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NEW YORK CITY-When you think of prime places for office investment, the first cities that come to mind might be New York, Chicago or San Francisco. But institutional and private investors alike can stand to gain by peeling the onion back one layer’s worth to the second tier, metros that might boast smaller populations and less imposing skylines.
What they offer is a smaller swarm of competitive investors and, usually, growth possibilities either because of their suddenly hot vertical markets–think tech–or their potential from benefitting by another state’s problems (Check out our exclusive: State Wars).
As Todd Liker, managing director at Oak Tree Capital Management, said in the recent Transwestern/Real Estate Forum Capital Markets Symposium, “It’s very difficult for us to make the math work and achieve opportunistic returns when large core and core-plus institutional investors are chasing major deals in the primary markets.”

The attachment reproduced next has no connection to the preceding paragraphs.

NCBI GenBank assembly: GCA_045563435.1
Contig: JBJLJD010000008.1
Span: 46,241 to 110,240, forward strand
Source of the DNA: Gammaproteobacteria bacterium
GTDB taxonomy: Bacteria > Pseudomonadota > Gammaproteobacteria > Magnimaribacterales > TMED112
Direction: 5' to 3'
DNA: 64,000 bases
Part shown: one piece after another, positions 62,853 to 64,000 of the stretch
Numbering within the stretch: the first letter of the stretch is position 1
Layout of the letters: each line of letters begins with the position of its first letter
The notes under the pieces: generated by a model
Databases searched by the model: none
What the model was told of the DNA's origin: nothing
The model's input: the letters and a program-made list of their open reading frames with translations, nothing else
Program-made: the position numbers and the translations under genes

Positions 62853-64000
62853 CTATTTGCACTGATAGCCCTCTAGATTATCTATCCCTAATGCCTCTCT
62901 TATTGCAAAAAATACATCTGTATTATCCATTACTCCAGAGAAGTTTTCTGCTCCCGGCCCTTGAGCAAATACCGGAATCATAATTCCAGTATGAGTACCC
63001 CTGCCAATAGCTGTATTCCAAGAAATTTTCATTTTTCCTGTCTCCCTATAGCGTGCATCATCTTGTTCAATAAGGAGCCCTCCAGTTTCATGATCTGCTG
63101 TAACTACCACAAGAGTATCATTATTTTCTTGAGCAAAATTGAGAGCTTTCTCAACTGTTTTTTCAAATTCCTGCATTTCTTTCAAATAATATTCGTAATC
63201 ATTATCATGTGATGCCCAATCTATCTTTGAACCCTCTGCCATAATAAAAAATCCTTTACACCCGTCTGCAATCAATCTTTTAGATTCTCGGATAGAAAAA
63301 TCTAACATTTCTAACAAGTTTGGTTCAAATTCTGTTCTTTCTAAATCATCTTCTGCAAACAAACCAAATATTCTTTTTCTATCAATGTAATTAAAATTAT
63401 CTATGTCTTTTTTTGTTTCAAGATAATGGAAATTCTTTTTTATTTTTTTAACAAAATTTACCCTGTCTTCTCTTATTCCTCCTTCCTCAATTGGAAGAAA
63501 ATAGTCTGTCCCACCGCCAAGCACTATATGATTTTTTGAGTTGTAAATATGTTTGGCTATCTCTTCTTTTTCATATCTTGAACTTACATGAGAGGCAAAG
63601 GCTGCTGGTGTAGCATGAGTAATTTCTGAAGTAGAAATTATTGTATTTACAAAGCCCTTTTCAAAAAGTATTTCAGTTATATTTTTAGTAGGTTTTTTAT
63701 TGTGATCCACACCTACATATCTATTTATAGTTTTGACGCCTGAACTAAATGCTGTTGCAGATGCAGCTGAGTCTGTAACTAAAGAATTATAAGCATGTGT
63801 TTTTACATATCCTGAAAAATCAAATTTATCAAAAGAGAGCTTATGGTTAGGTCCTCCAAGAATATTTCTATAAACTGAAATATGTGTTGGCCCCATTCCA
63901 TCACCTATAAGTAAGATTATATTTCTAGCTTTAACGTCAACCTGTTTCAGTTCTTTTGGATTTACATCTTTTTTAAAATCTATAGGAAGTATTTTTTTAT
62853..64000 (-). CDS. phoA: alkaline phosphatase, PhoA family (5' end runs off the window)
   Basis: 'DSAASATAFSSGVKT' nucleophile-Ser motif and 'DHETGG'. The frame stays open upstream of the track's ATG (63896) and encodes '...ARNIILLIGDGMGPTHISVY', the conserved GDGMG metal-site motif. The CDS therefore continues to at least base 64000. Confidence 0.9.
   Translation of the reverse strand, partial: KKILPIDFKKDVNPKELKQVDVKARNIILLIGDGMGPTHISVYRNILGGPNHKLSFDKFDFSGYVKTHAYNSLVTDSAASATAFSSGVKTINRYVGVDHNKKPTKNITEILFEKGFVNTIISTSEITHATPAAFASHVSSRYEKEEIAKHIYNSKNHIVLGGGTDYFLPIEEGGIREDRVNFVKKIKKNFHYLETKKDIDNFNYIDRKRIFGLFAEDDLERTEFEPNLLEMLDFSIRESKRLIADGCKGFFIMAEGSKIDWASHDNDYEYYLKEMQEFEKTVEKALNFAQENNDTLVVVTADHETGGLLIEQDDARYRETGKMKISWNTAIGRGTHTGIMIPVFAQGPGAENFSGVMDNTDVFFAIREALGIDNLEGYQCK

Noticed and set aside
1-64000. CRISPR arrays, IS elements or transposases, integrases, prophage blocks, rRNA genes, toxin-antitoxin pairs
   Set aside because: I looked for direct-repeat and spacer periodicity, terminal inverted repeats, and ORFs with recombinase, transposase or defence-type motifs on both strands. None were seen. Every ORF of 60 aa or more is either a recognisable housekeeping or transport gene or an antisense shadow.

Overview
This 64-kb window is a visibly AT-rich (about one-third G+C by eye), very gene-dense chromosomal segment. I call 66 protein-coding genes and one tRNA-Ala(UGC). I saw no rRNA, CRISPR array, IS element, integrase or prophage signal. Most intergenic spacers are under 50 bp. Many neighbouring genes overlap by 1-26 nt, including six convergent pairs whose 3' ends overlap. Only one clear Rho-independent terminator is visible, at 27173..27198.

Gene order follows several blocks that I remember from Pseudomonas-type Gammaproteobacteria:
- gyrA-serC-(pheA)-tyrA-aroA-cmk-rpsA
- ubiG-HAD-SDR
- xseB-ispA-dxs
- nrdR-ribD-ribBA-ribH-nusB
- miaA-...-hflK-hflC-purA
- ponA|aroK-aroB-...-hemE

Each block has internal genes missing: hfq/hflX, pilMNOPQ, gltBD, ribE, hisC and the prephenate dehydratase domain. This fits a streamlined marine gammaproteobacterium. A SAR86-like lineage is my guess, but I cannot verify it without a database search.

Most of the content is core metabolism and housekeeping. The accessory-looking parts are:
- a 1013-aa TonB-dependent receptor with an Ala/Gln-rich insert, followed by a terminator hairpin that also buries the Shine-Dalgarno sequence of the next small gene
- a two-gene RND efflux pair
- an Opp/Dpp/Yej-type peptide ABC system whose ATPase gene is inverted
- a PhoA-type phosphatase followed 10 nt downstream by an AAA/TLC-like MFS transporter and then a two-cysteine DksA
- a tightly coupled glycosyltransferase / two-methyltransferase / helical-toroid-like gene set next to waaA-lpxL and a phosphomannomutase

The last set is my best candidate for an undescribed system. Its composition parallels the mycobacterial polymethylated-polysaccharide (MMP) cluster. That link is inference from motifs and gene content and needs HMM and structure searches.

But what constitutes a second-tier market is, as Ray Torto, Boston-based head of global research for CBRE, “Nebulous. My secondary could be some else’s primary.” In selecting top picks for this article, “I tried to stay in markets above 20 million square feet of office and under 100 million. I also defined them as places that do not win ‘beauty’ contests from institutional investors.
“Institutional buyers want institutional exits,” adds Steve Pumper, Transwestern‘s capital markets EMD. “They may buy in value add or core-plus and take a leasing risk. If they think they can lease up in two to four years and take that institutional exit, it’s easier to underwrite both on the acquisition and disposition side.”
Perception plays a large part in an investment strategy, and Pumper notes that many secondary markets are perceived as boom-bust. But cities that might otherwise be so classified also have job potential and right-to-work rules “that will benefit such cities as Austin.”
(Come back this afternoon to read our experts’ Top Five Secondary Markets.)